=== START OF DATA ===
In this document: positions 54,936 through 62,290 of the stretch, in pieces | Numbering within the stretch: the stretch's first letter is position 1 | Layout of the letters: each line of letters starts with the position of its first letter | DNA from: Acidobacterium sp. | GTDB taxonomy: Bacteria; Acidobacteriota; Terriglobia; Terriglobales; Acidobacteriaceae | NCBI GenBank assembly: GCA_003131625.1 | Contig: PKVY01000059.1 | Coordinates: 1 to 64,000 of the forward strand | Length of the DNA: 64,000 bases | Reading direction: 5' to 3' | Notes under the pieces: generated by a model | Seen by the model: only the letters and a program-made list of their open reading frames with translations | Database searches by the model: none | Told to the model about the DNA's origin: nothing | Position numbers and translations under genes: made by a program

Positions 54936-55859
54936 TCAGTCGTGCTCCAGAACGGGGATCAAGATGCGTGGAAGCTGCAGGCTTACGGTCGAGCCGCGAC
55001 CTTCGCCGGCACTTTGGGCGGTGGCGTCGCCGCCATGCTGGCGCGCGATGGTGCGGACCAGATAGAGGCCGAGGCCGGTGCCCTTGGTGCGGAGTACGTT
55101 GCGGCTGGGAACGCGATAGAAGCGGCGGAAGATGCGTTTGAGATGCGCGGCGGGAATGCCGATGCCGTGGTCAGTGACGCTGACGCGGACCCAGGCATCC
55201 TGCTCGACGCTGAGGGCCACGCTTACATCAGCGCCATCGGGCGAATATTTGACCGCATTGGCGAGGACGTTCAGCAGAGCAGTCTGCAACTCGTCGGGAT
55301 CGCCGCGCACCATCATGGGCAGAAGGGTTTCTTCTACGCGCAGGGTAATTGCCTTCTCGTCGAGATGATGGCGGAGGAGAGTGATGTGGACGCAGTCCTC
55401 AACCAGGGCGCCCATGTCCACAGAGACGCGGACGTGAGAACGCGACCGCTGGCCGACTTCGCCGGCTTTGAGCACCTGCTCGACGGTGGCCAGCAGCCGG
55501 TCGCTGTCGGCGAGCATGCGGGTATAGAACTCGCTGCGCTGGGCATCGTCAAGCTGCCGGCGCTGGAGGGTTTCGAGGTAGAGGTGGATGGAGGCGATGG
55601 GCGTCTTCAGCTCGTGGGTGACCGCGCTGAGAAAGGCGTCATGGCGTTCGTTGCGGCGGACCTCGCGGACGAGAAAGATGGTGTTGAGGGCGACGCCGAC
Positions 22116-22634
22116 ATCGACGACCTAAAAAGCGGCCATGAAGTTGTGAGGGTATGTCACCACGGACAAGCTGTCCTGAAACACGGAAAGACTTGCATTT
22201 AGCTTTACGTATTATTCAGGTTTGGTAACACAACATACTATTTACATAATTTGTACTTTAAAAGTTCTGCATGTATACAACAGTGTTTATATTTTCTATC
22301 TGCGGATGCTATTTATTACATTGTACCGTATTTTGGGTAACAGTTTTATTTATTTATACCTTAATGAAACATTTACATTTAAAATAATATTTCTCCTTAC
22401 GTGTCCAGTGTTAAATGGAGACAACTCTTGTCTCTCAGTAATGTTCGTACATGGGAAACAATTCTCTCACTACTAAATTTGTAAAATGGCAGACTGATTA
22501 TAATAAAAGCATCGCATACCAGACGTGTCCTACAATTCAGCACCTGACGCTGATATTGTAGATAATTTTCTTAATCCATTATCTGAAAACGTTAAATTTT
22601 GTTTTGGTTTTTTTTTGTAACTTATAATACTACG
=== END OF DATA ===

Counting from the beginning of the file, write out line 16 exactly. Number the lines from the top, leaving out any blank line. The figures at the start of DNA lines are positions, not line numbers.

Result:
22501 TAATAAAAGCATCGCATACCAGACGTGTCCTACAATTCAGCACCTGACGCTGATATTGTAGATAATTTTCTTAATCCATTATCTGAAAACGTTAAATTTT